Sunday 28th July

I hear a reply from heaven, from the throne room of the great King.

I hear a reply from heaven, from the one whose hands were pierced.

I hear a reply from heaven, from the wild goose of love.

Awake O Church!

Let my world be blessed

Awake of Church!

Swing wide the doors

He speaks ‘You are my hands and feet, my covenantal kingdom community, you are called to be salt and light.

Execute justice, stand up for the rights of the oppressed. Afflict not the stranger’

Blessed are the peacemakers,

And the crucified and risen King says ‘Lo I am with you always.’, even to the end of the age


Taken from prayer 12 by Jon Swales How long O Lord

Monday 29th July

Global warming is rapidly transforming the European continent, write Robin van Dijk and Melanie Muro. Climate change is driving heatwaves and droughts that compromise food security in the European Union. Policy instruments need to support farmers in adopting sustainable practices that increase farm system resilience…Earlier this year, the European Environment Agency’s Climate Risk Assessment Report, noted that prolonged droughts and extreme heat in southern Europe pose a “critical risk” to crops and yields, requiring urgent action to safeguard food security. Indeed, the European Drought Observatory’s latest map of the Combined Drought Indicator shows that 19.6% of the EU plus the UK territory is facing a soil moisture deficit. Whilst the map indicates that Southern Europe is most affected, some regions in Central and Eastern Europe and Scandinavia are also facing soil moisture deficits.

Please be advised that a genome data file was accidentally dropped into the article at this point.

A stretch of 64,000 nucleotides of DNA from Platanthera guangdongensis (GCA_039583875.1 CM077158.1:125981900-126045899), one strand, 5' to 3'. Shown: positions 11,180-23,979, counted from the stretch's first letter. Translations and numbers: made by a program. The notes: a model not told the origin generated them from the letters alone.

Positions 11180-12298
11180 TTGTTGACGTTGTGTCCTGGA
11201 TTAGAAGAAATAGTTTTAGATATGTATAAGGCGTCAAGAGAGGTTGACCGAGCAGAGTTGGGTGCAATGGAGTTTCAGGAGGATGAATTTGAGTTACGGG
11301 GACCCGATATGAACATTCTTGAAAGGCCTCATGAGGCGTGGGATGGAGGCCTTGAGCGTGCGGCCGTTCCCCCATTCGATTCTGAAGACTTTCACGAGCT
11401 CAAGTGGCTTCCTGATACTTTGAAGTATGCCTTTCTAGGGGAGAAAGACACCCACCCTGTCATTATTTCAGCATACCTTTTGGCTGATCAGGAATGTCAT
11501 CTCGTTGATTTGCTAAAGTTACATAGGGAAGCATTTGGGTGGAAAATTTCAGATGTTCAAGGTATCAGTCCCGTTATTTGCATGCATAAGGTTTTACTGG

Tuesday 30th July

Car manufacturers, energy companies and environmental NGOs have issued an urgent warning against revoking the EU’s 2035 de facto ban on the sale of new petrol and diesel cars ahead of the meeting of EU leaders [in late June], writes Johnathan Packroff. “The 2035 zero emission cars goal is Europe’s most straight-forward EV industrial strategy bringing vital investment to European companies,” the Platform for Electromobility, which counts members such as Renault Group, Uber, Volvo, Ford and Tesla, wrote in a joint statement… The coalition said it was “very concerned by recent statements calling on the incoming European Commission to reverse the already agreed on CO2 standards for cars and vans,” referring to the lawmakers within the centre-right EPP, who have declared their ambition to revoke the ban, and to instead allow for more ‘technological openness’. As the EPP came first in the election, and its lead candidate, Ursula von der Leyen, is expected to be reappointed by EU leaders for a second term as president of the European Commission, a revision of the 2035 target looks increasingly likely.

Wednesday 31st July

A new report [by Transparency International Brazil, titled “The Wildlife Laundromat,”] has found wildlife smugglers employ sophisticated methods to smuggle species from the Brazilian rainforest, including widespread fraud and corruption, writes Carla Ruas. In recent years, smugglers have been caught altering a wide range of documentation — from export licenses to microchips — to give their operations a veil of legality. There are multiple reports of bribery within traffic routes originating in Brazil, including of the public officials responsible for wildlife protection.


Text and links compiled by Emma King. Links accessed June 27th 2024.